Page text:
In a bulletin dated October 25, 2013 the union points out: “Canada Post has so far been unwilling to seriously consider this proposal, instead entertaining proposals to adapt to a reduction in mail volume by cutting back service and moving to alternate-day delivery”.

The bulletin also quotes the United Nations’ Universal Postal Union as saying that “after banks, postal operators and their postal financial subsidiaries are the second biggest world-wide contributor to financial inclusion, far ahead of microfinance institutions, money-transfer organizations, co-operatives, insurance companies, mobile money operators, and all their providers of financial services”.

CUPW representatives argue that a Canada Post bank would not only provide a good banking alternative for Canadians, but would also generate strong profits for the government.  They give the example of Italy where apparently 67% of the Italian postal service’s profits come from its banking and insurance services.  They also refer to New Zealand where the country’s postal service generates 70% of its profits via its KiwiBank.

At the campaign launch, Lemelin said that “in today’s economic environment, countries like Switzerland and France have added financial and banking services to their national postal services, which have generated1.12.13_3 revenues to help balance their budgets and save the public service in these locations”.  “Cutting is not the answer”, he said.  “We’re counting on Canada Post to find its future, and we think just maybe this big inflatable snout can help point the way.  Postal workers want the same thing that a majority of the public want— a self-sustaining public post office that will be there for the long haul”.

Aside from the study it commissioned from the CCPA, the union also released a paper on June 12, 2013 “Banking on a Future for Posts?”—A financial assessment of postal banking and financial services at various postal administrations, which was prepared by Katherine Steinhoff and Geoff Bickerton. The paper was also presented at the 21st Conference on Postal and Delivery Economics which was held from May 29 to June 1, 2013 in Dublin, Ireland.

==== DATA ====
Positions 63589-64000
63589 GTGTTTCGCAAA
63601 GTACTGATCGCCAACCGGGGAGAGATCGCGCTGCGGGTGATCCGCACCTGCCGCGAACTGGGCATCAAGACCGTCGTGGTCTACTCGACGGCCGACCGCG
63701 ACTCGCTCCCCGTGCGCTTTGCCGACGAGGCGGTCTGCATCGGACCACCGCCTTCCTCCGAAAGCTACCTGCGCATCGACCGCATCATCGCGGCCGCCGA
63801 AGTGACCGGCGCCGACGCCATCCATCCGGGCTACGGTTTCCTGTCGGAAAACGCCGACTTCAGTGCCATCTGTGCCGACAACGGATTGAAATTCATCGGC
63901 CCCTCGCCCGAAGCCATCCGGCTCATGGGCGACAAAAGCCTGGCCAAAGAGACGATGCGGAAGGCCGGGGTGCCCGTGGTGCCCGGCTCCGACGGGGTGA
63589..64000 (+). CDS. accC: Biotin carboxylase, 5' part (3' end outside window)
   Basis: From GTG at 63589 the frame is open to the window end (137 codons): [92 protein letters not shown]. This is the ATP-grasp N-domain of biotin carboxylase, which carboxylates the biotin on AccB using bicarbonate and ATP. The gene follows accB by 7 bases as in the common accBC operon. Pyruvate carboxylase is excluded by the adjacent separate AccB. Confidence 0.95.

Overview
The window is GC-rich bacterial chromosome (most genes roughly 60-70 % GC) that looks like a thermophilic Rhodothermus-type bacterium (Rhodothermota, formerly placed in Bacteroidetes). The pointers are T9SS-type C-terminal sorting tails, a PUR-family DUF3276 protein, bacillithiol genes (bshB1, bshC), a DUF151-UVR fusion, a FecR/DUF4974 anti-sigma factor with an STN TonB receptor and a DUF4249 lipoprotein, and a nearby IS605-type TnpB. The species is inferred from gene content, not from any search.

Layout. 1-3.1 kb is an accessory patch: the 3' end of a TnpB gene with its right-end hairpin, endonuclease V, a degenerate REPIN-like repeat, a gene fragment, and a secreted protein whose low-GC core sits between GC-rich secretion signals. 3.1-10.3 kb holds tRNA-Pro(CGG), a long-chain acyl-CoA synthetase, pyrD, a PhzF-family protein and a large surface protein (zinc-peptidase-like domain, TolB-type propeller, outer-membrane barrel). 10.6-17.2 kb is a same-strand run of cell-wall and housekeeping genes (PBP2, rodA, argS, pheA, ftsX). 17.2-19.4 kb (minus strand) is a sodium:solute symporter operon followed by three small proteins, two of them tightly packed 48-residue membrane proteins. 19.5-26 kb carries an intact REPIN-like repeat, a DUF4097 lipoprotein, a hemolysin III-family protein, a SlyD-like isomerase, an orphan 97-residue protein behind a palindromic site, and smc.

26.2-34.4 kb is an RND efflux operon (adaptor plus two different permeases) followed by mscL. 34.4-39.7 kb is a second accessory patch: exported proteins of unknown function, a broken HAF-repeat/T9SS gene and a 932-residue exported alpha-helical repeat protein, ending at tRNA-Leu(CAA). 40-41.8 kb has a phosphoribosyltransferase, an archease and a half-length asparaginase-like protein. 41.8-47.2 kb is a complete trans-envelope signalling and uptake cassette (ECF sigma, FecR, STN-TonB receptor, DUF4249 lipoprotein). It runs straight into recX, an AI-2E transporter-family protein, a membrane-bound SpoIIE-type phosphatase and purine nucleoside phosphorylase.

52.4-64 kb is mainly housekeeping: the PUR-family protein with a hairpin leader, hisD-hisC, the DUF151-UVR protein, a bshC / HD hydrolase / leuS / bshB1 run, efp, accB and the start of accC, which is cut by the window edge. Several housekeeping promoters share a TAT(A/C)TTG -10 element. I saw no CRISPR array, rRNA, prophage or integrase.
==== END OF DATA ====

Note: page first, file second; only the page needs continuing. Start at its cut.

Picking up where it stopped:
Two weeks ago, CUPW announced that it will be holding an International Symposium on Postal Banking this coming spring. The following is the integral bulletin released on November 14, signed by Denis Lemelin announcing the event which is to be held in Ottawa.

APRIL 26-27, 2014

Around the world, people use postal banks. Over one billion people on the planet do their banking at the post office.  Yet in Canada, as we are told our public post office is in financial trouble, the idea of expanding into new revenue generating areas such as banking and financial services hardly gets a mention.  We need to change the conversation.

We know from examples around the world that postal banking works and works well.  So we have decided to invite experts from our sister unions in some countries where postal banking is working.  We will hold a two day event in Ottawa from April 26-27, 2014 to hear from these experts.  They will tell us about their experience with banking through the post office and some of its benefits for postal workers and society in general.

CUPW will be inviting politicians, policy-makers and some of our allies to come to the table to learn about this important subject.  Together, with help from postal workers around the world, we will show that there are positive options.  Canada Post can not only maintain its current services.  It must also bring new services to people across the country and we aim to prove it.